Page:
Saturday, 29 December 2012

End of Bolivia and Peru's beginnings

Day after boxing day. Christmas spent delightfully in Cusco with the splendid and mervellous Adam, Andreas, Eoin, Gemma, Madeleine, James and Abdulla, much food scoffed, much drink drunk, many games played, much tv watched (Predator dubbed in Spanish being a highlight) many songs sung, and a general all round flippin´ lovely time.

I know it´s been a while since my last update, this is due to a number of things; primarily being mostly motionless for two weeks under hostel arrest in La Paz due to an inappropriately placed abcess and Wild Rover hostel (total party hostel) proved to be an anthropologically interesting/depressing experience.

I did, however, after looking with disgust at a number of semi-naked staff and residents dancing on the bar and saying "that will never be me", don a tiger-mouse costume, and along with my new found Aberdeenshire friend Pete, dressed as a smart-casual beach bear, and proceed to dance on the bar all night long which, it transpired, was an absolute hoot.

So since being told by Bolivian quacks that I could travel, I took a bus to Copacabana, a tourist town on the shores of Lake Titcaca, where I played charango on the beach to the sunset, before settling down for the night in my room with a view of the Lake, the night before getting a boat to the famous Isla Del Sol on the end of the world. I missed the party though, miscalculating that the party would be the night of the end of the world rather than the night I arrived to the beach with the tents (and the heavy police presence due to the arrival of Evo Morales), where the celebration was, asked around and discovered that the party was well and truly over.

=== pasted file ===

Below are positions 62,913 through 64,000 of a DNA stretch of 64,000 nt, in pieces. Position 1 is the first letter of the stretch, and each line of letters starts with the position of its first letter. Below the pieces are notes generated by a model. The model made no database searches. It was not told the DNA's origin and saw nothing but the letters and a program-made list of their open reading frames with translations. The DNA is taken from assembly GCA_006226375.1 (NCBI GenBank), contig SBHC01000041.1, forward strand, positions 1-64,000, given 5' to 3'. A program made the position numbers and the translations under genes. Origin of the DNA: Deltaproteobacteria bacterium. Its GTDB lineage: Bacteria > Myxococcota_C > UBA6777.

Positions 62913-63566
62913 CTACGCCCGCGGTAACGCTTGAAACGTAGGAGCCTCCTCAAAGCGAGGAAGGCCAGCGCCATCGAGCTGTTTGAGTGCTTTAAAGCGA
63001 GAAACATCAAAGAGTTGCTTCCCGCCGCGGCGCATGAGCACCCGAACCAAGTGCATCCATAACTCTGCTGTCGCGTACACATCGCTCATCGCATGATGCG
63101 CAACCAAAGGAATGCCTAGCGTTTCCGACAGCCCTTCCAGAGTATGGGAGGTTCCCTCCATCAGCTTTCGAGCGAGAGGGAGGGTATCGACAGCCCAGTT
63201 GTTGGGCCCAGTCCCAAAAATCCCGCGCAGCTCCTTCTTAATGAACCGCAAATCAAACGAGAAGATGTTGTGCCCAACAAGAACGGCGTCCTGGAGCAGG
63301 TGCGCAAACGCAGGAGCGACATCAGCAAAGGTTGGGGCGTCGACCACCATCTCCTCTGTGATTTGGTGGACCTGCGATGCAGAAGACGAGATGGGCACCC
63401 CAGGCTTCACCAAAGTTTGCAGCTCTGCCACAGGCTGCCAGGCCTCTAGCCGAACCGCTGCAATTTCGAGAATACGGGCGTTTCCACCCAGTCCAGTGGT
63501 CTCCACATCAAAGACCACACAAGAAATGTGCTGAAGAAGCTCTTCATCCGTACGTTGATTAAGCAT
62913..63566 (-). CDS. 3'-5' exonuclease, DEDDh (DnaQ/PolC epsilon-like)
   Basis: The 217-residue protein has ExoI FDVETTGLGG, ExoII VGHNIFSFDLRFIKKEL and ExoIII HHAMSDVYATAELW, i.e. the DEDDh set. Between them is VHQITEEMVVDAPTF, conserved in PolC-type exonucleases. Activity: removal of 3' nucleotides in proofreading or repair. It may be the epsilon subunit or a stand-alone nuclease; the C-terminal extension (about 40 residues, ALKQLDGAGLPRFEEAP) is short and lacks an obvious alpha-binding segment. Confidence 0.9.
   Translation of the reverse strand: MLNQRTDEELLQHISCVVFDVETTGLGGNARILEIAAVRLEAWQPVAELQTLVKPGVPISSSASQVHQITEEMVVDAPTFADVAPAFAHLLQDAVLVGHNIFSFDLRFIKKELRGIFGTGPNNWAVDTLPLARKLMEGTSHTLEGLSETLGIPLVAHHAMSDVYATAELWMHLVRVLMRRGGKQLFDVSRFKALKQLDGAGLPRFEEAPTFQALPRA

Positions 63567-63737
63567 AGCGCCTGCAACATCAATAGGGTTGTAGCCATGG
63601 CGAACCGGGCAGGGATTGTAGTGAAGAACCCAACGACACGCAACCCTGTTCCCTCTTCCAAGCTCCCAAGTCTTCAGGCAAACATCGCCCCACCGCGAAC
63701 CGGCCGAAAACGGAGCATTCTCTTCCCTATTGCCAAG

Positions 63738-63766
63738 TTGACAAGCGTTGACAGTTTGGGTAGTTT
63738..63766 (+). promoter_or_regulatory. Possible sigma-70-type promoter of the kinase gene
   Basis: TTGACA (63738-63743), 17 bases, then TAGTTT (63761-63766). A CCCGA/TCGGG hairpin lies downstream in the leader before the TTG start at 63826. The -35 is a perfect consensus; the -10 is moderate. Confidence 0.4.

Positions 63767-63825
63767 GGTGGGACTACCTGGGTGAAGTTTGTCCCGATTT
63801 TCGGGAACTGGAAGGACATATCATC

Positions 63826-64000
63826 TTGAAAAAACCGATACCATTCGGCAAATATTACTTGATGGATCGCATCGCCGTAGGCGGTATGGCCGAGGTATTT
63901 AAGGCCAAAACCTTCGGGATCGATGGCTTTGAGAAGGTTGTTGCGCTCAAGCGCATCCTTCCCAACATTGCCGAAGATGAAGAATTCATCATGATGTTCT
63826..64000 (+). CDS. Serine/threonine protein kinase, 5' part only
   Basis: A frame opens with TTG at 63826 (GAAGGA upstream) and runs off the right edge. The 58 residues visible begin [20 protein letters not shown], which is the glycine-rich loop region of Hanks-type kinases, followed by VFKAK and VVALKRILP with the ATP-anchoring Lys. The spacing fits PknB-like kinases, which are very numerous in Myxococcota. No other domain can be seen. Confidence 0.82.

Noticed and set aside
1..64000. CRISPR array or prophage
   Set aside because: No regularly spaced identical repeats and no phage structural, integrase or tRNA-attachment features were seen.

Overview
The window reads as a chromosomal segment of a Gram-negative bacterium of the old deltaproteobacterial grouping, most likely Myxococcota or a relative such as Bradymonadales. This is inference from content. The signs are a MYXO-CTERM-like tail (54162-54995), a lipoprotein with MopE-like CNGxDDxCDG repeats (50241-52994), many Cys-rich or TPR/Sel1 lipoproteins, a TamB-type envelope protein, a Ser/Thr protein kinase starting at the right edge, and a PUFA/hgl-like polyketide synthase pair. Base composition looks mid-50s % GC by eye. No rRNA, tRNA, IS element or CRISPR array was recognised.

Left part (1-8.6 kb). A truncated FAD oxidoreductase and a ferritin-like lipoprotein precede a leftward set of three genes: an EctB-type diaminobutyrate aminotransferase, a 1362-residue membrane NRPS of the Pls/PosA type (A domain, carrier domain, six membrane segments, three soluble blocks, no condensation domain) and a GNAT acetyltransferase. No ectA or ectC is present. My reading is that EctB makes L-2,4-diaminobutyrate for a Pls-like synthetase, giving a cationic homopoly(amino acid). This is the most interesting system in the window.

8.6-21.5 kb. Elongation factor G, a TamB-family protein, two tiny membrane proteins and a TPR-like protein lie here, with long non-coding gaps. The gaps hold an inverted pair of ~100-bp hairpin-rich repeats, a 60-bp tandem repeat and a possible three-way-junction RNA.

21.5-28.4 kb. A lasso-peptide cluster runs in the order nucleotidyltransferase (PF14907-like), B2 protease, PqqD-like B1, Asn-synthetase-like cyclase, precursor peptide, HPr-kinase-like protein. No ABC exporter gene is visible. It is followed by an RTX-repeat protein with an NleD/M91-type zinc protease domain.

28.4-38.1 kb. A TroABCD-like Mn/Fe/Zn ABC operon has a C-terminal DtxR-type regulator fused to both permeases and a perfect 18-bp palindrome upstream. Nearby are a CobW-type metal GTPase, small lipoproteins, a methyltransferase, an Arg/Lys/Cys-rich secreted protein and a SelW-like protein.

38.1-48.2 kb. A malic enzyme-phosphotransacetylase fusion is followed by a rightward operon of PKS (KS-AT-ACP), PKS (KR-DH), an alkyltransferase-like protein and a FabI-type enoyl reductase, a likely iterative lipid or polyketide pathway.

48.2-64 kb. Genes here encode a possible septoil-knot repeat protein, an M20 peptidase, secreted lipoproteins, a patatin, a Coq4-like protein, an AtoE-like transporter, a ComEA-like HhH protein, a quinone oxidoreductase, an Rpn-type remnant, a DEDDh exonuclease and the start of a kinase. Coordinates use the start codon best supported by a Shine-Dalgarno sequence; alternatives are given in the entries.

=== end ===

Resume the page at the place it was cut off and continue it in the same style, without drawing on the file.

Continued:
The Island itself, however, with its dizzying altitude, plunging cliffs, spiky arid plants, gentle shorelines, distant beaches, winding paths, ancient ruins and sacrifice table, was the breath of fresh air (literally) that i needed after the suffocating smog of La Paz. So I took my charango and after disembarking the boat (which took about 1 hour) pounced up the rocky paths which wound and snaked along the length of the Island, breathing deeply and grinning broadly, a reaction I always have to being in these beautiful and achingly huge open spaces, surrounded by minimal human life (other than the fact that Copacabana and the Island was riddled with hippies getting some kind of end of the world vibes and stuff) and striding with my long legs (courtesy of my Dad) through the beautiful land.